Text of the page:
Facebook(s fb) may want to make more standalone apps, but that doesn’t mean it wants to publish apps nobody is using. Earlier this Friday, Facebook pulled the Poke app and the Facebook Camera app from the Apple App Store. Poke, Facebook’s Snapchat clone, was never a priority for the company, but features from Camera eventually made it into the main app. Don’t worry, Facebook’s beloved poke feature remains intact.
If Snapchat’s dramatic growth is at least in part a result of our increasing desire for impermanence when it comes to social media, why don’t we have more services that offer us the same kind of self-destruct feature?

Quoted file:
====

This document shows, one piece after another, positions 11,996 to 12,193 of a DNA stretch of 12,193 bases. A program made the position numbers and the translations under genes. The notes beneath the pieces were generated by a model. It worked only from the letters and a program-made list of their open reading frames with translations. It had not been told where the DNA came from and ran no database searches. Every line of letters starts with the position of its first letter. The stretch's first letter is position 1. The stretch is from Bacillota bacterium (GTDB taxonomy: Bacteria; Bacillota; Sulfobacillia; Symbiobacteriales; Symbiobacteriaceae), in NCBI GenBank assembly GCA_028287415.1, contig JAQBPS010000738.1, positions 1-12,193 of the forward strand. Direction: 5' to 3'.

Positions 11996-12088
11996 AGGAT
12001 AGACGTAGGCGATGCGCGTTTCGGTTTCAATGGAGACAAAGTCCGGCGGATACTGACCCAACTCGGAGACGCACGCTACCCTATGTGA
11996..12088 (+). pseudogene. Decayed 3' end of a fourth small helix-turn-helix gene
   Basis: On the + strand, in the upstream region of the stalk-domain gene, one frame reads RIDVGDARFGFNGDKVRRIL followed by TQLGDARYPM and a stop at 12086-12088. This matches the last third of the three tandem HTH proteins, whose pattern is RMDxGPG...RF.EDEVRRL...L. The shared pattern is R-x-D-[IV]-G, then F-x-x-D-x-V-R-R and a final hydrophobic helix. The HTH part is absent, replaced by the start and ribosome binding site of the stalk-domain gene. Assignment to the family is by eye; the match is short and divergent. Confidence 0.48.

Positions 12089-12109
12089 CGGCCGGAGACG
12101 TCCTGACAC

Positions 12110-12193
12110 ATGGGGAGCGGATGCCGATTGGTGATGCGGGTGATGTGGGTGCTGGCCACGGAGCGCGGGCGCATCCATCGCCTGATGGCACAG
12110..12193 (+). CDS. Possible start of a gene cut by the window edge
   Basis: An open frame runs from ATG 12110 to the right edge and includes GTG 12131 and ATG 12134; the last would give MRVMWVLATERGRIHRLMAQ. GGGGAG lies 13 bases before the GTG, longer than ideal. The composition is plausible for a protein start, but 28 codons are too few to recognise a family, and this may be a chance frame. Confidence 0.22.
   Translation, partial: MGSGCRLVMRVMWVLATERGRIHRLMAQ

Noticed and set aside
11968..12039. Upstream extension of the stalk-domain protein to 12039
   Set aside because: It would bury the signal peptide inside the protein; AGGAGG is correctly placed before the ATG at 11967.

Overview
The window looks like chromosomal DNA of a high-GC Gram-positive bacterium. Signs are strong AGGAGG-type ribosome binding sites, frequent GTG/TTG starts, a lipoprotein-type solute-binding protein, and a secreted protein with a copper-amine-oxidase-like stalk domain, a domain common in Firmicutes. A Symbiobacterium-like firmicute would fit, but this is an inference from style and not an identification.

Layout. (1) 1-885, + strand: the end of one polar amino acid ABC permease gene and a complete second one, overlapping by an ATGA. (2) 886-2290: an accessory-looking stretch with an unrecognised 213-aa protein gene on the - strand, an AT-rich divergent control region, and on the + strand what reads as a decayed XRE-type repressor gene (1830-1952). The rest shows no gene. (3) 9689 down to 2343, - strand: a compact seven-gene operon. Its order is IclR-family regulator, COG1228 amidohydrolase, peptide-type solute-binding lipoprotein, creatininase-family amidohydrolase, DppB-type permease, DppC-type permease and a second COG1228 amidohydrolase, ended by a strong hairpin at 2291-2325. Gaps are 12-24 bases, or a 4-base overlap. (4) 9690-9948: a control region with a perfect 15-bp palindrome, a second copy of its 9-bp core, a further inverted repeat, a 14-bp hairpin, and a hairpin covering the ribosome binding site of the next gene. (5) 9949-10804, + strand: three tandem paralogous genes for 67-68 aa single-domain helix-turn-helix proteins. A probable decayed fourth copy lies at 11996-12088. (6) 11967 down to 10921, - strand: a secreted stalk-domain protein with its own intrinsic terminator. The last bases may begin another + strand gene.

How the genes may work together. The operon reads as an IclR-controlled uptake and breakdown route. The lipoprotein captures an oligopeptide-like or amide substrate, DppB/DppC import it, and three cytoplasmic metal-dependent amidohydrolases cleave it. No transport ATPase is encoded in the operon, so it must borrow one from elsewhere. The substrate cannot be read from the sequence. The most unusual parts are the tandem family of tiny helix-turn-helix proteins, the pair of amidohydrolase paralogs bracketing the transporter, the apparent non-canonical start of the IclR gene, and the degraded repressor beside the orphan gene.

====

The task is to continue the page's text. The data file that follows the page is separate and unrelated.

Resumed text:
The growth of apps like Snapchat, which allow users to set a time limit after which photos self-destruct, is seen by many as driven by “sexting.” But some users may simply be attracted by the idea of sharing content in a way that isn’t completely permanent.
Think you can send content on your smartphone that won’t appear elsewhere? Evidence that your Snapchat videos can be retrieved without notifying the sender comes as further proof what people in the digital age are realizing — true online privacy can be hard to come by.